Published: 20 October 2021

Surrey academics recreate supernova reaction in a lab

Researchers in Surrey’s Nuclear Physics Group have collaborated with TRIUMF National Laboratory (Canada) to achieve the first direct measurement of a supernova reaction in a laboratory using an accelerated beam of radioactive nuclei.

The pioneering study, which found that the rate of astrophysical reaction being studied was significantly lower than previously predicted by theory, has been published in Physical Review Letters.

Determining the origins of elements heavier than iron in our galaxy remains one of the most burning open questions in modern science. This particularly applies to the 30 or so ‘p-nuclei’ which account for around one per cent of heavy elements observed in our solar system but whose astrophysical origins remain a mystery. Since it’s not possible to directly observe these elements in stars or supernova remnants due to their scarcity, the only way they could previously be studied was through a combination of experiments, theoretical models and meteoritic data.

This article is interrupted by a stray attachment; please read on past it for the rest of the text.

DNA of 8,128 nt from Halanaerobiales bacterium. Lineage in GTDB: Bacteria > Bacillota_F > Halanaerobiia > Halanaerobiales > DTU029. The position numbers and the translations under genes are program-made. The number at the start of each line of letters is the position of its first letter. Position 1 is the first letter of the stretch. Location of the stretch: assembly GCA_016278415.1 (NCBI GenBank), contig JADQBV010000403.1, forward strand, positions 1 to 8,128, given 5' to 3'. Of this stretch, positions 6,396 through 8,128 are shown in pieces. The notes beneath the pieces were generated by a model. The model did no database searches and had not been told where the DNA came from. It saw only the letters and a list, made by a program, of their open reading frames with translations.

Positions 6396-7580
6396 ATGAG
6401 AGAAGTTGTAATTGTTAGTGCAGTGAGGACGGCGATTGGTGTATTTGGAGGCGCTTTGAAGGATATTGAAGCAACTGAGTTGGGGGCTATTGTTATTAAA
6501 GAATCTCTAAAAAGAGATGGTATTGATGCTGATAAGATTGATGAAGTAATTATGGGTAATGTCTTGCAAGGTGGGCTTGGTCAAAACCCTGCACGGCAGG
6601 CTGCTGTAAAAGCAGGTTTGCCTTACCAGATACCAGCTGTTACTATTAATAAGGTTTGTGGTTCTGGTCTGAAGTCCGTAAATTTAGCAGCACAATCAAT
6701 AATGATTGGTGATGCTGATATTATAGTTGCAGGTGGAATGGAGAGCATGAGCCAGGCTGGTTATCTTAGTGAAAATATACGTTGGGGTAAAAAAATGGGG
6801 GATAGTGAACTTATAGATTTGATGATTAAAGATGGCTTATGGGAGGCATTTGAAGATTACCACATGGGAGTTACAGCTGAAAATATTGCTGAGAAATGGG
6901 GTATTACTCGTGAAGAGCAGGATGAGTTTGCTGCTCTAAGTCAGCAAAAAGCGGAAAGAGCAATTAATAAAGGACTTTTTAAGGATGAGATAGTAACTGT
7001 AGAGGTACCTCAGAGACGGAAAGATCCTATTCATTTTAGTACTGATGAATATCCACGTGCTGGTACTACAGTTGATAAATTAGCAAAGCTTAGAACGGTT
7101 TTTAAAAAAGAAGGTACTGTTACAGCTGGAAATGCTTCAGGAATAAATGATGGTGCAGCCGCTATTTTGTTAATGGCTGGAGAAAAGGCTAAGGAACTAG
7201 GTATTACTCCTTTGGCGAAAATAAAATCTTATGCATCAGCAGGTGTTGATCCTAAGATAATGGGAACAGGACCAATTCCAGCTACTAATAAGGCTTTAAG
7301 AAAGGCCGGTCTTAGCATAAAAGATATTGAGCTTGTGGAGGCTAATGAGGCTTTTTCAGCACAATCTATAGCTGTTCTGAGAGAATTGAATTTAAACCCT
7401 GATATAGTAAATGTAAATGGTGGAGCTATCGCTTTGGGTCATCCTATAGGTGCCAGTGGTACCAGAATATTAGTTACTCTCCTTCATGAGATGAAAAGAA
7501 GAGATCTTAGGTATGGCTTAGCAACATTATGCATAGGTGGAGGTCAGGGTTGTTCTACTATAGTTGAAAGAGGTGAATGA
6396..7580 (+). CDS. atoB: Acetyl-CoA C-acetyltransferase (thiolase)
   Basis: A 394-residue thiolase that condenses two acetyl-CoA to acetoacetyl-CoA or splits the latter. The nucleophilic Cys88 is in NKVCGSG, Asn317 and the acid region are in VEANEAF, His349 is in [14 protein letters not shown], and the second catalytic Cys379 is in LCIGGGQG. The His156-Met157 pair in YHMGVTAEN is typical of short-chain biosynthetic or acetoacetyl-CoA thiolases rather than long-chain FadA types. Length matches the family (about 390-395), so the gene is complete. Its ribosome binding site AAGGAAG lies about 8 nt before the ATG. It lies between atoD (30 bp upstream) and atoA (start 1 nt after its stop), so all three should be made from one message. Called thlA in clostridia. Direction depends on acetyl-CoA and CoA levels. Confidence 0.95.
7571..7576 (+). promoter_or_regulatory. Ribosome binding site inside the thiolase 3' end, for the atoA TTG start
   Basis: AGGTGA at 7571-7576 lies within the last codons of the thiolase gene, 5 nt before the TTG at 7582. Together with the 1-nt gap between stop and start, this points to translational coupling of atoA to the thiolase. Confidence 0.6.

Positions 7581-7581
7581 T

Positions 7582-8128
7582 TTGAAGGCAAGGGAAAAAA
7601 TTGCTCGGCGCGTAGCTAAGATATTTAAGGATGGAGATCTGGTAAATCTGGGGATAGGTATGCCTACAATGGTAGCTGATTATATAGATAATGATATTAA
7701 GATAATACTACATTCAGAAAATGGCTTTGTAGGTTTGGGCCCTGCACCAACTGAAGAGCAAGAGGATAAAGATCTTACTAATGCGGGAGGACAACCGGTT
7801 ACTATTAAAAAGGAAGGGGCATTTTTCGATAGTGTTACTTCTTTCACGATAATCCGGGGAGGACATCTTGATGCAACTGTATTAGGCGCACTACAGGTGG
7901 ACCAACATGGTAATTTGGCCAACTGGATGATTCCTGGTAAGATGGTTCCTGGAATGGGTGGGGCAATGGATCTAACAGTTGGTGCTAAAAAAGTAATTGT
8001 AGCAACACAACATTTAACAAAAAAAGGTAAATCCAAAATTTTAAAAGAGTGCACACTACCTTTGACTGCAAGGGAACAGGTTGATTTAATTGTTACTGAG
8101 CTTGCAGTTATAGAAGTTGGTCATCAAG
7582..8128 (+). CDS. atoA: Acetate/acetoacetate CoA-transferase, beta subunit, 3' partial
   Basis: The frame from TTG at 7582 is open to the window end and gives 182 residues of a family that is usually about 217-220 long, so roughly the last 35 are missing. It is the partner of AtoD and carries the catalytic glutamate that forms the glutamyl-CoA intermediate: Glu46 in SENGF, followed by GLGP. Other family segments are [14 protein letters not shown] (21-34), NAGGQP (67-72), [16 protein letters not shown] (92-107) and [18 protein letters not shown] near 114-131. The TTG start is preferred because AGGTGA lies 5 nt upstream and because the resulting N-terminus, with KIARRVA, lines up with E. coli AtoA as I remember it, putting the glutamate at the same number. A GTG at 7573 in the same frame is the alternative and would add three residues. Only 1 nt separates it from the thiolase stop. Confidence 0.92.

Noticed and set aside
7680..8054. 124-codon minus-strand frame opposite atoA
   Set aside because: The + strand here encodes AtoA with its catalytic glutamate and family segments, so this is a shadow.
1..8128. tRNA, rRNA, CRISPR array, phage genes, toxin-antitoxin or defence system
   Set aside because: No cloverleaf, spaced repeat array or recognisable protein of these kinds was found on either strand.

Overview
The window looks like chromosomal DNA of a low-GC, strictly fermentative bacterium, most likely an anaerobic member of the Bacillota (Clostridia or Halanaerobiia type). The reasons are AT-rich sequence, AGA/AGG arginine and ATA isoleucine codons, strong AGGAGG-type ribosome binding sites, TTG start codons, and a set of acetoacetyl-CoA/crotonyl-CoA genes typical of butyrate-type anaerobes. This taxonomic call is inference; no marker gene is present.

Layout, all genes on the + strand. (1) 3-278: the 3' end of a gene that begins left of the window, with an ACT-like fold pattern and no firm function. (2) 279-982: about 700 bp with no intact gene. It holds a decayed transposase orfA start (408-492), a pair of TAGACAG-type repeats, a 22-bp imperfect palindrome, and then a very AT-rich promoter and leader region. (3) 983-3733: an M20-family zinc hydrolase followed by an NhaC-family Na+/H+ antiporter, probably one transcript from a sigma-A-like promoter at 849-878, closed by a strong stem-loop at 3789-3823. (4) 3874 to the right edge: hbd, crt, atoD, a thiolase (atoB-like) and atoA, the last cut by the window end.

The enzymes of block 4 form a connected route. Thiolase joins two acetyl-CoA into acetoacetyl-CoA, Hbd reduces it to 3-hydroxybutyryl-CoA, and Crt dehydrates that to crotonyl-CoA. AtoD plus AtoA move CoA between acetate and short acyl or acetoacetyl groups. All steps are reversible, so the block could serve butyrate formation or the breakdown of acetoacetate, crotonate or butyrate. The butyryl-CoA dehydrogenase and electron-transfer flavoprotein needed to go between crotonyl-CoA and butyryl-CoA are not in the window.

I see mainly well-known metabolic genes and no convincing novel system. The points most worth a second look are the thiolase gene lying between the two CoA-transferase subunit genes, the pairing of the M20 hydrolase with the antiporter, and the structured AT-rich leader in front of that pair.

The recent research, led by Dr Gavin Lotay of the Department of Physics. utilised advanced facilities at the TRIUMF laboratory, and the results indicate an increase in production of a specific p-nucleus, Strontium-84, during the gamma process (the most successful model for p-nuclei production to date). This may help to explain the observation of enhanced Strontium-84 levels in the Allende meteorite and throw light on other astrophysical processes.

Dr Lotay said: “The coupling of a high-resolution gamma-ray array with an advanced electrostatic separator to measure gamma process reactions represents a key milestone in the direct measurement of astrophysical processes. Such measurements were largely thought to be out of reach of current experimental technologies and the latest study has now opened up a wealth of possibilities for the future.”

Read the full paper, ‘First Direct Measurement of an Astrophysical p-Process Reaction Cross Section Using a Radioactive Ion Beam’.


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